Considering that condo boards are required to have (at least) 3 board members, having a single female voice on a board means that women hold a minority position on 44% of condo boards. This, we felt, required that we dig a bit deeper in an attempt to better identify the true extent of gender balance on condo boards.
As indicated already, the Condo Act requires that boards be comprised of at least 3 directors. The CAO registry seems to indicate that 43% of boards are comprised of 3 directors; while 36% are comprised of 5 directors. If you are wondering about the balance, some have 6 directors or more and (quite inexplicably) nearly 9% of condo boards have less than 3 directors…. In fact, we found a couple of condos who are reporting to only have 1 director on their board!
With these numbers, we can see another trend emerging. While only 8% of the boards are composed exclusively of women; women form a majority in another 31% of them. On the other end of the spectrum, boards are ran exclusively by men in 17% of the cases and form a majority in another 44%. All in all, men hold the majority on 61% of Ontario condo boards, with women holding the majority in the balance.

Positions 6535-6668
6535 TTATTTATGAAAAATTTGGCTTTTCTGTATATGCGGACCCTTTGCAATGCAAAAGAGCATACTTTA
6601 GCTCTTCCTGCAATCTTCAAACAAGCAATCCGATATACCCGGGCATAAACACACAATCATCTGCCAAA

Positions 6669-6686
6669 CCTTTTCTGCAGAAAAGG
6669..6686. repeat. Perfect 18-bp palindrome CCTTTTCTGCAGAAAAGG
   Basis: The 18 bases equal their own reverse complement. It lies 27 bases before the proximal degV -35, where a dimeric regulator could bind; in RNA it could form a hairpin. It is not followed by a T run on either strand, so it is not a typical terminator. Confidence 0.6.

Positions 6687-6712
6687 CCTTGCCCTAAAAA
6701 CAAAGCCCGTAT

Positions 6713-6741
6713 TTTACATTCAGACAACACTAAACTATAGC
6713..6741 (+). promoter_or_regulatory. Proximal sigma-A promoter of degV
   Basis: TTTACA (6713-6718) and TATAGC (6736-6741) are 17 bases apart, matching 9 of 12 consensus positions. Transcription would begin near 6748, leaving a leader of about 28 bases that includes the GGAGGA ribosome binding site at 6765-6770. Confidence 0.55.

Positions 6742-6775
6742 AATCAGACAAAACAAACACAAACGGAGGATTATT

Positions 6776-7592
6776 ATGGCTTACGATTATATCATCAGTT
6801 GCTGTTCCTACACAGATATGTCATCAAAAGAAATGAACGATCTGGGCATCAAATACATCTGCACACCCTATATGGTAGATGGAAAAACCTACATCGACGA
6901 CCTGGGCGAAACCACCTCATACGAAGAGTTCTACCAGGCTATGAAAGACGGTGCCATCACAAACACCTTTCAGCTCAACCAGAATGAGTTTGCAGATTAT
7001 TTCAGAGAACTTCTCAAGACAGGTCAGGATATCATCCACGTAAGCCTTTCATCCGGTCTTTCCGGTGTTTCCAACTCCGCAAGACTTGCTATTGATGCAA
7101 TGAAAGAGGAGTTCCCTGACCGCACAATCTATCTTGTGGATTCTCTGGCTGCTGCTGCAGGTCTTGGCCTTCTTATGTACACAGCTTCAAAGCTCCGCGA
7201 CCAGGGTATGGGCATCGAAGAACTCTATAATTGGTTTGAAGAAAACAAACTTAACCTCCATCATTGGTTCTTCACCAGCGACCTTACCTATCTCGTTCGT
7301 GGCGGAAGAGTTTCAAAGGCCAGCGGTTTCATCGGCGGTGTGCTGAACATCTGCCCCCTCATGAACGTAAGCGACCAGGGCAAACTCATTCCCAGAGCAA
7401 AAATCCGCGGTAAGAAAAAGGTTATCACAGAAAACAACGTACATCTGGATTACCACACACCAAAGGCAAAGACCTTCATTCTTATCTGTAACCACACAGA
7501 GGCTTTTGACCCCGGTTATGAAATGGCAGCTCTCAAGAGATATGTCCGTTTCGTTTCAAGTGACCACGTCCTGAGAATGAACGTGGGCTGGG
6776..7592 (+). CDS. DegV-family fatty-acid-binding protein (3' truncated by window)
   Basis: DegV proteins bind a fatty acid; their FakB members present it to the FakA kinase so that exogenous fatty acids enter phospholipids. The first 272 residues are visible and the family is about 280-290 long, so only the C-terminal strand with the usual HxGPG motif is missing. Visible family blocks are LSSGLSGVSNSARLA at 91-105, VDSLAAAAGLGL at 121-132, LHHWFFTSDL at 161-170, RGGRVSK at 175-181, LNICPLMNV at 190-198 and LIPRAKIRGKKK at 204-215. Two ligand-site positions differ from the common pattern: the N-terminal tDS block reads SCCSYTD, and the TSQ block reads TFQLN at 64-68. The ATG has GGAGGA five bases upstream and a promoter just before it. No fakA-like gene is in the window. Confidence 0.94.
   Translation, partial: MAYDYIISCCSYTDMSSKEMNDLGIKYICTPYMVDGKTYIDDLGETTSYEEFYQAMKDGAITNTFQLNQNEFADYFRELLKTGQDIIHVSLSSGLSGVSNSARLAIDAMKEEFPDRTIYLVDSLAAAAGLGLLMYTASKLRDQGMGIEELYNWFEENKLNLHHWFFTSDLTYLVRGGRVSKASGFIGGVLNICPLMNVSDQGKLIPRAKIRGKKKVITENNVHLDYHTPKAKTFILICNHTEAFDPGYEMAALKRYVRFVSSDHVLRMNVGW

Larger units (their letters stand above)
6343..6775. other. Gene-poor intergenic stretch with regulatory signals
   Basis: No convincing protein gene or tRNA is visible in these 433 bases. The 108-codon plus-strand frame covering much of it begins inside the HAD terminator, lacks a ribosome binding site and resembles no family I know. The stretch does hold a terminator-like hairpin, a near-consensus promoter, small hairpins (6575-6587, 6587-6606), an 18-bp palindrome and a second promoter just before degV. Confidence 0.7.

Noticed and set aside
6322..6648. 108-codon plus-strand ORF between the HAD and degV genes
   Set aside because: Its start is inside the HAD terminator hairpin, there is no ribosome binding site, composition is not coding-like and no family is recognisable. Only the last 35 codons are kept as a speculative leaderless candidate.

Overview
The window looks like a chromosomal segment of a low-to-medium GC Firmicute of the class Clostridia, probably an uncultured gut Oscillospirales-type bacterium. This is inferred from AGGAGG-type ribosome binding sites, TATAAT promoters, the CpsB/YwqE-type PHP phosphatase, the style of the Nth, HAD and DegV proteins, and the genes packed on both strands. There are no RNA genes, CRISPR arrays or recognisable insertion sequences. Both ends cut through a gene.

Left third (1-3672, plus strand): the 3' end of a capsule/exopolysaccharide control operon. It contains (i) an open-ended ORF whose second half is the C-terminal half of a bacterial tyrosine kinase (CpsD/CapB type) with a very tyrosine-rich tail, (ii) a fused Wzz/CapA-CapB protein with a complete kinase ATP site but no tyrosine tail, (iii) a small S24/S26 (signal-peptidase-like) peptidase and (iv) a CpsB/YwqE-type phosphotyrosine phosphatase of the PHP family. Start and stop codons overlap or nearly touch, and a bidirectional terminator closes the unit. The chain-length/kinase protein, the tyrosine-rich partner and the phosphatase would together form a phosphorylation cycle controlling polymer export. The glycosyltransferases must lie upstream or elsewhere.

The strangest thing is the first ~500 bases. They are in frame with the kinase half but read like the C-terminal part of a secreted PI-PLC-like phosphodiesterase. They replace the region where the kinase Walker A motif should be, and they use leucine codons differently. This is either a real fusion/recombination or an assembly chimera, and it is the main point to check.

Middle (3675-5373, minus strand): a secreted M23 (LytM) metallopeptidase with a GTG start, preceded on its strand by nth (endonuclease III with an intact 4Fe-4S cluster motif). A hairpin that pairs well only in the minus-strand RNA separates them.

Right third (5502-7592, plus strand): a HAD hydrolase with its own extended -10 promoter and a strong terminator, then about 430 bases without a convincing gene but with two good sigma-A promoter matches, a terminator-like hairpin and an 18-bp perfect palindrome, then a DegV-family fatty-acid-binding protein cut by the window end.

[qcld-ichart label=”All female,All male,Majority male,Majority female” value=”8,17,44,32″ type=”pie” title=”Women Representation on Condo Boards” datasetname=”Women Representation” width=”50%” backgroundcolor=”” bgcolor=”‘#ed10d7′,’#0624ce’,’#6b7ace’,’#ed93e4′” bordercolor=”” pointerstyle=”circle” linestyle=””]
I’m not sure what conclusion (if any) can be drawn from the above numbers. In a sense, they are what they are. Thankfully (and admittedly to my surprise), Condo Land is doing much better than the corporate world. I just hope that one is not at the detriment of the other.
Perhaps a good practice could be to (discreetly) solicit members of underrepresented groups in the context of the AGM’s nomination process. It might also be helpful to discuss the benefits of a diverse board prior to the AGM. Finally, steps could be taken to encourage members from diverse backgrounds to put their name forward as a lack of diversity within an existing board may deter some candidates from seeking the role.
But keep in mind that diversity is not only measured at the time of election. Another good practice may be to solicit opinions from all directors (including the more quiet ones) throughout the year. There is no real use in having a diverse directorship if only one or two of its members do all of the talking and deciding. Diversity works best when you exercise it and take advantage of it.
Regrettably, we were only able to gather information about the gender composition of condo boards. It would be interesting to know more about the age and ethnic diversity of our Ontario condo boards. I feel a survey coming…
Tell us about your boards. How diverse is it? Is there a voice missing? How could it be made more diverse?
Many thanks to Erin Durant for her kind review of this blog post.